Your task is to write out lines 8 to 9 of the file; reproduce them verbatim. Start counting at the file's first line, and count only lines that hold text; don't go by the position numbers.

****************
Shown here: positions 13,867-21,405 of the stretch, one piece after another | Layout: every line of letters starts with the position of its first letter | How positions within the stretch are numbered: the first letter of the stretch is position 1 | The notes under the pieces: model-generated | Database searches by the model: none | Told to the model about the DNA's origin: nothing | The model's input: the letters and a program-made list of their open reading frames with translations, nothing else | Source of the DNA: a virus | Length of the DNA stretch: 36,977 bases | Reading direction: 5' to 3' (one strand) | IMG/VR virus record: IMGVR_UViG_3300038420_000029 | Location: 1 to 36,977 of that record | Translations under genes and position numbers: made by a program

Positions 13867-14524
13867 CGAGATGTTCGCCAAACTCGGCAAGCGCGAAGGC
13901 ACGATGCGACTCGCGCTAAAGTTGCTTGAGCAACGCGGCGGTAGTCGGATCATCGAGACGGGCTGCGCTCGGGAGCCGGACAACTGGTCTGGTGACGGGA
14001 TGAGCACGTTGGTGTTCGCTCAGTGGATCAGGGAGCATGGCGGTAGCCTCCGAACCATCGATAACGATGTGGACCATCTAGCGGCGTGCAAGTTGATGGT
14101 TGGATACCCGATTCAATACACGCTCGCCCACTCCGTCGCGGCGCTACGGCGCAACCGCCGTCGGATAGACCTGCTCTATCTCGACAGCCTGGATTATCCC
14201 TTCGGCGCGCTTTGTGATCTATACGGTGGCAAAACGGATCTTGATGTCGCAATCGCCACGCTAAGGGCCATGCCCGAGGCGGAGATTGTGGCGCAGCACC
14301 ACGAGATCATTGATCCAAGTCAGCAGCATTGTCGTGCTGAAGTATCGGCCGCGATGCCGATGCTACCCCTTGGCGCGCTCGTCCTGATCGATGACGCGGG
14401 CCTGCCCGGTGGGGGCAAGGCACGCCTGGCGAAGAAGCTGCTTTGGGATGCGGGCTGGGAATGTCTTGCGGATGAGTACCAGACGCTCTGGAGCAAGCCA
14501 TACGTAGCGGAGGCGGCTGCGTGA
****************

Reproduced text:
14301 ACGAGATCATTGATCCAAGTCAGCAGCATTGTCGTGCTGAAGTATCGGCCGCGATGCCGATGCTACCCCTTGGCGCGCTCGTCCTGATCGATGACGCGGG
14401 CCTGCCCGGTGGGGGCAAGGCACGCCTGGCGAAGAAGCTGCTTTGGGATGCGGGCTGGGAATGTCTTGCGGATGAGTACCAGACGCTCTGGAGCAAGCCA